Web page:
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Oversharing on social media can elevate your risk of fraud

Social media is great for staying in touch with friends, following the news, or being part of an online community. And, of course, there’s always the cat videos. It also may have even helped you find this very article.

Unfortunately, there are people out there who don’t spend time on social media to post about their couch for sale or share pictures from their daughter’s birthday party. Instead, these people view social media as an opportunity to steal. They use the information they gather from other people’s social media profiles to do something that security experts refer to as “spear phishing” — sending emails that appear to be from a trustworthy source, often tailored specifically to the recipient so that it seems to be safe.

For example, let’s say you post a picture of you dropping off your kids for their first day of school, and the name of the school is visible in the image, or is shown in the image’s geotag. A hacker could then reach out to you with an email that appears to be from one of the school’s principals, saying there’s an issue with your child’s registration, with a link to a website where you can provide the needed information. It would be all too easy to click on that link — which then loads malware onto your computer. If you do it from a work laptop, you’ve just created a security risk for the entire company.

“Most of us don’t think about social media profiles as being a point of vulnerability, but they absolutely can be,” says Chris Garcia, a manager of corporate investigations in Commerce Bank’s Enterprise Fraud division. “It’s best to be extra cautious about what total strangers can see about your personal life through your social posts.”

One of the strongest safeguards you can put in place is also one of the easiest: set your profiles to be private, so that only people you’re connected with can see what you post. Unfortunately, this is a step many people don’t take; a report from security company Tessian found that 55% of Facebook profiles and 67% of Instagram profiles are public. “That just makes it too easy for people to build a profile of you really quickly,” says Garcia.

While you’re changing your profiles to private, Garcia adds, you should consider making another change to the way your name is listed. “If you have children who are old enough to have their own online presence and financial accounts, don’t list your maiden name on your profiles,” he says. “One of the most common security questions on many websites is asking your mother’s maiden name. A thief who can look up your maiden name on social media is one step closer to accessing your kids’ accounts.”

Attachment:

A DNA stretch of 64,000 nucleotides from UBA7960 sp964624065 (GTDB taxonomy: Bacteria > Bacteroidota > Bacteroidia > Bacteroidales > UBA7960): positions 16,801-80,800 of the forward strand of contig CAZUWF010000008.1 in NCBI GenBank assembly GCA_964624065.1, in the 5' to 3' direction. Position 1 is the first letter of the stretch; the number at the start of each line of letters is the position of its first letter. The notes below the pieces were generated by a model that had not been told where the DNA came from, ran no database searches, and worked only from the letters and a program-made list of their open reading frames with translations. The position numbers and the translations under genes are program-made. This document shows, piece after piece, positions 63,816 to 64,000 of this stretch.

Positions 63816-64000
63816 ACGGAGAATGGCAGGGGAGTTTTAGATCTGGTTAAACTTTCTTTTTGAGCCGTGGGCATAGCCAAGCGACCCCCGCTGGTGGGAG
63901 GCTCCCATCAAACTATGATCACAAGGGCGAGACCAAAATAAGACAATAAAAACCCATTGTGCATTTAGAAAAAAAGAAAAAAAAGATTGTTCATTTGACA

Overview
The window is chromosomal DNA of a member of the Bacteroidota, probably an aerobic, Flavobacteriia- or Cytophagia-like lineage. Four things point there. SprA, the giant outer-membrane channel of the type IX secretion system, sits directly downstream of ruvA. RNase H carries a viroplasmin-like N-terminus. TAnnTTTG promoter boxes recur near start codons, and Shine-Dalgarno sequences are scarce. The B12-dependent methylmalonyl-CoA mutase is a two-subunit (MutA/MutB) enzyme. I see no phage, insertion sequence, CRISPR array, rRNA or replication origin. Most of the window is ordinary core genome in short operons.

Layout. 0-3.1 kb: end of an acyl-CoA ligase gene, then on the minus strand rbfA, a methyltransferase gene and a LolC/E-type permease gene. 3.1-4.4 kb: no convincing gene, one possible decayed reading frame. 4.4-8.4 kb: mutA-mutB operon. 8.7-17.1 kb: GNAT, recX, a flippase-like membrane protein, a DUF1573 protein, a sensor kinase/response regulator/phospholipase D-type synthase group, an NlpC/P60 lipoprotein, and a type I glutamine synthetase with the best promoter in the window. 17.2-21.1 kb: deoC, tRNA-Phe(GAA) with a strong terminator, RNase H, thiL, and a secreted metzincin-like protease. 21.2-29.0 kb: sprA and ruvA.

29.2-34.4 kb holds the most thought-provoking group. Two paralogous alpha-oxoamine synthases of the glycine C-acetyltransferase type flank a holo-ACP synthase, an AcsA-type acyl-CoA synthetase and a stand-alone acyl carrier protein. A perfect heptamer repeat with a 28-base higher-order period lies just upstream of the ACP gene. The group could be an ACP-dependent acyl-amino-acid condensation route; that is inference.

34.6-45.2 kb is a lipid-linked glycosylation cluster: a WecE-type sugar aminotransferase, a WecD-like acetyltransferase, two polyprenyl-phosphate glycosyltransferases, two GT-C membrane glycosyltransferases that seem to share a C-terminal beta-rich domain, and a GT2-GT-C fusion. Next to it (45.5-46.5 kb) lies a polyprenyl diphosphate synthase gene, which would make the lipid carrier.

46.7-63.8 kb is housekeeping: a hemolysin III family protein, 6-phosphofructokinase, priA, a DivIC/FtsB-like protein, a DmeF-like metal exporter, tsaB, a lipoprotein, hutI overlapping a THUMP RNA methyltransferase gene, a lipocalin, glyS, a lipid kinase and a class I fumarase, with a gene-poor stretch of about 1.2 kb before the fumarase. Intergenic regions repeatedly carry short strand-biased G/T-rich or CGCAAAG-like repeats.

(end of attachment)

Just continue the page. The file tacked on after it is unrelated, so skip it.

You may also want to think about changing your profile picture. If you use the same profile picture on multiple social media services, it’s easier for hackers to know that they’re connected to the same person, which can give them even more information about you. The best kind of profile picture, says Garcia, is one that doesn’t show you or anyone you know. “It’s a good concept, because your picture might reveal things like your marital status, whether you have children and the stage of life you’re in,” he says.

It’s also important to never post any pictures of your workspace online — particularly if any monitors can be seen in the image. “Pictures of your workspace can reveal all kinds of things,” Garcia says. “They can show what software you’re using, which can help hackers target their attacks. It can also reveal your level of seniority, coworkers’ names and contact information, or even sensitive information about your employer. It’s especially bad if you have passwords on sticky notes attached to your monitor – which, by the way, you should never do.”

On a similar note, make sure your employee ID badge, if you have one, is never showing in a public photo; it can help a hacker create a fake one that looks very real.

One final note about keeping your workplace safe: never use your work email on your social media accounts — not even ones used for professional purposes, like LinkedIn. Even when using a personal email, be sure to keep it hidden so nobody can look it up. “Intertwining personal profiles with your work email could open you to more targeted phishing emails coming to your work email, where a hacker hopes to infiltrate your employer’s network,” says Garcia. “You also may inadvertently end up compromising sensitive work information.”

Avoid taking any “fun” online quizzes as well, Garcia notes. “Some of them may seem innocent, but they can be tailored to make you reveal information that’s often used in security questions,” he says. “Do enough of those quizzes and you may give a thief enough information to guess their way into your accounts.”

Finally, Garcia says, be sure that everyone in your friends list is actually someone you know. “Don’t blindly accept all inbound friend requests. Make sure it’s a real profile. Sometimes a fake account may use the same name as someone on your friends list, so do what you can to validate any requests before accepting them. And if you’ve never reviewed your friends list, go through it and clear out anyone you don’t recognize.”

Garcia is careful to note that none of these safety tips is intended to dissuade anyone from using social media in the first place, particularly if you have some safeguards against fraud in place — such as Commerce’s Suspicious Text Alerts feature, available through its online banking services. “You can use social media and stay connected with your friends and online communities,” he says. “Just be smart about it.”

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